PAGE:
Friday, December 30, 2011

Poetry Mentor Text

My FAVORITE read-aloud while teaching a Poetry Unit:

Jack, the character in this book, taught me to love poetry, someone who never enjoyed this genre.
It always seems a mystery to me, symbolism I couldn't figure out. Now, thanks to Jack, I enjoy the shapes of poems, the rhythm, the sound, the beat. I can read it and not totally get it but I can always enjoy it!

My "bible" that I refer to when teaching poetry:

Georgia Heard's poetry ideas are easy to follow and kids respond so well to them!

Favorite poets to share with kids:
Jack Prelutsky - our nations 1st Children's Poet Laureate! You can see him reading his poems at the Library of Congress' Book Festival:
He also has a great website:

Mary Ann Hoberman - our nation's 2nd Poet Laureate! I especially like her poems for 2-voices!

J. Patrick Lewis - our present nation's Poet Laureate (from 2011-13) - I am a great fan of his shape poems!

Nikki Grimes - a fabulous African-American poet who grew up a reader but never saw herself in books. So she decided to write books with African-American characters. My favorite is Denitra Brown!

Shel Silverstein -  totally FUN to read-aloud his poems. Check out his website:

Valerie Worth - writes small poems; I also share her books with my most reluctant writers. It helps them to see that a poem can be just a few lines with just a few words per line.

Judith Viorst - a very funny poet!

Douglas Florian - I especially like his poems about the four seasons

Eloise Greenfield - Her poems have a great beat!

Jon Scieszka and Lane Smith - Science Verse is a must to share with reluctant boy readers.

Lee Bennett Hopkins - I especially liked reading his life story, written in poetry form in Been to Yesterdays.

Langston Hughes - I have a personal fondness for Dreams.

I started printing out the pictures of these poets and hanging them up above the stack of poetry books they wrote. This way kids would see that poets are men and women, black, and white, young and old and most are still alive. It felt almost like these poets, along with their books, were in our classroom!

Books you MUST have in your classroom while teaching a Poetry Unit:

Thursday, December 29, 2011

Historical Fiction / Realistic Fiction Mentor Text

When the 4th grade was teaching the characteristics of realistic fiction and historical fiction and comparing the two genres, I suggested an author-study of Louise Borden.

Her realistic fiction books include:

And her historical fiction books include:

To see ALL her books, visit her informative website:

Wednesday, December 28, 2011

Grammar Mentor Text

As 5th graders in the state of VA prepare for the Writing SOL in March, I gathered these MENTOR texts to share as read-alouds or during a mini-lesson when reviewing grammar rules.

Saturday, November 12, 2011

Mentor Text in Writing Workshop - Essay Writing

While teaching students to write their BIG IDEA essays, I shared lots of essays written in the Washington Post newspaper. Every Thursday in the KidsPost, Fred Bowen writes a sports essay.  Link to Fred Bowen sports-related essays.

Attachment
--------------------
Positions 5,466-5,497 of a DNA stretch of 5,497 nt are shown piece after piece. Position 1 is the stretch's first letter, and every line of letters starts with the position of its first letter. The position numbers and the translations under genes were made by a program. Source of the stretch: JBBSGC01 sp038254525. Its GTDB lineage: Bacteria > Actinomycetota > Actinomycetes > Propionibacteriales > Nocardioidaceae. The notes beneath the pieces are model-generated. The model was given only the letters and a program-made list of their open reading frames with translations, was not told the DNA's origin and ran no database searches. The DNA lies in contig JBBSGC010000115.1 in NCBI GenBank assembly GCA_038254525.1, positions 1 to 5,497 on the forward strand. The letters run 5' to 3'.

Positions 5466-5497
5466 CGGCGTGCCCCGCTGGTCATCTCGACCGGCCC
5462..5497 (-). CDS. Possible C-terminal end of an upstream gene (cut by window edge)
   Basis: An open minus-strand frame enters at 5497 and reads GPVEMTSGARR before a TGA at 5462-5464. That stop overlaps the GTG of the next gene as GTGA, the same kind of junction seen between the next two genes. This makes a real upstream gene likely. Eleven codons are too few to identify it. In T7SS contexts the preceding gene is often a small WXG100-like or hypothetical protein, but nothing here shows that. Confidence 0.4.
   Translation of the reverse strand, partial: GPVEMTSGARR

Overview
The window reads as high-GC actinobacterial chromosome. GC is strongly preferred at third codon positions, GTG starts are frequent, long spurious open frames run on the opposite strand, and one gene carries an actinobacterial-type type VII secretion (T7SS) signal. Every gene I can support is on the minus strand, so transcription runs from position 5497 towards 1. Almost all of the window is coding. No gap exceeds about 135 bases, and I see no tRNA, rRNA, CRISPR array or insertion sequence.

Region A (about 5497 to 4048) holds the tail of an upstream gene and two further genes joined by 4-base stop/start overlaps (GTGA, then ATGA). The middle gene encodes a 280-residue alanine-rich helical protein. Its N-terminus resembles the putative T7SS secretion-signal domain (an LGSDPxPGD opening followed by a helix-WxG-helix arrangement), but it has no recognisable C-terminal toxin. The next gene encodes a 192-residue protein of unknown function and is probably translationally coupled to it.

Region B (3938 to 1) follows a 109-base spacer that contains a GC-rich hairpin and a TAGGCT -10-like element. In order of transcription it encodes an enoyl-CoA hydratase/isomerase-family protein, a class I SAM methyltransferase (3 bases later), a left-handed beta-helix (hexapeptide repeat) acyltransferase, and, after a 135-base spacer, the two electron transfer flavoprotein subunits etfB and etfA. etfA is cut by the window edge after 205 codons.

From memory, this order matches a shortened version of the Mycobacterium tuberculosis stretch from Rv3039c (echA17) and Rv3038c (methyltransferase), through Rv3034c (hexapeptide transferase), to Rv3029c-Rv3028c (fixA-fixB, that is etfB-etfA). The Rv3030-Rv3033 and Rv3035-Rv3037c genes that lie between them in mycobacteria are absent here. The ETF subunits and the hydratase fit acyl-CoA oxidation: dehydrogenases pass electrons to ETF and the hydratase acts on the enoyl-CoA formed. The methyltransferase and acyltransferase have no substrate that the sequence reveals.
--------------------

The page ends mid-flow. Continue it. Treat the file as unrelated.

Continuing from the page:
The December UVA Alumni Magazine pringted some of the Class of 2015's college essays. They also list at the end of the article, tips for writing a strong college essay. This is another good mentor essay resource!

Mentor Text in Writing Workshop - Small Moments

Here are MENTOR TEXTS that I have shared with students when teaching them how to write SMALL MOMENT PERSONAL NARRATIVES:


When guiding students to write a personal narrative, also called small moment stories, teachers can share a published picture book that is a small moment personal narrative. Students can listen to these Mentor Texts, noticing what the author is doing, noticing their craft. Maybe they pay attention to the lead, the way a moment is described, specific vocabulary words, the ending. Then they can choose to incorporate the craft they notice into their writing.

Saturday, October 22, 2011

A Way to Inspire and Motivate Readers and Writers to Keep Going

My very favorite part of the TC Reunion Saturday was when TCRWP Staff Developer, Lea Mercantini, shared the idea of reminding kids by using inspiring video clips that reading and writing IS hard but we must keep at it. She gave these three moving examples...
We must be a Jessica....and look in the mirror, eye to eye with ourselves and name the thing we are good at, as a writer and a reader. When writng and reading get hard, become Jessica and say "I can ________!" filling in the blank with your reading/writing strength.

We must tell kids that writers and readers try and try again. It is just like learning to ride a bike. We must shush the voice in our head that says "this is stupid" and "I'm not good at writing and reading." Instead, believe in yourself and work hard, like the bike rider tells us in this video:
And get the kleenex box before watching this inspiring video:
Then tell your students...don't you want to be like Derek...Let's be Derek!!
As readers and writers, let's push ourselves, knowing that the only way we can fail is if you don't try at all.

I hope we all can share these inspirational messages with a reader or writer in the near future!!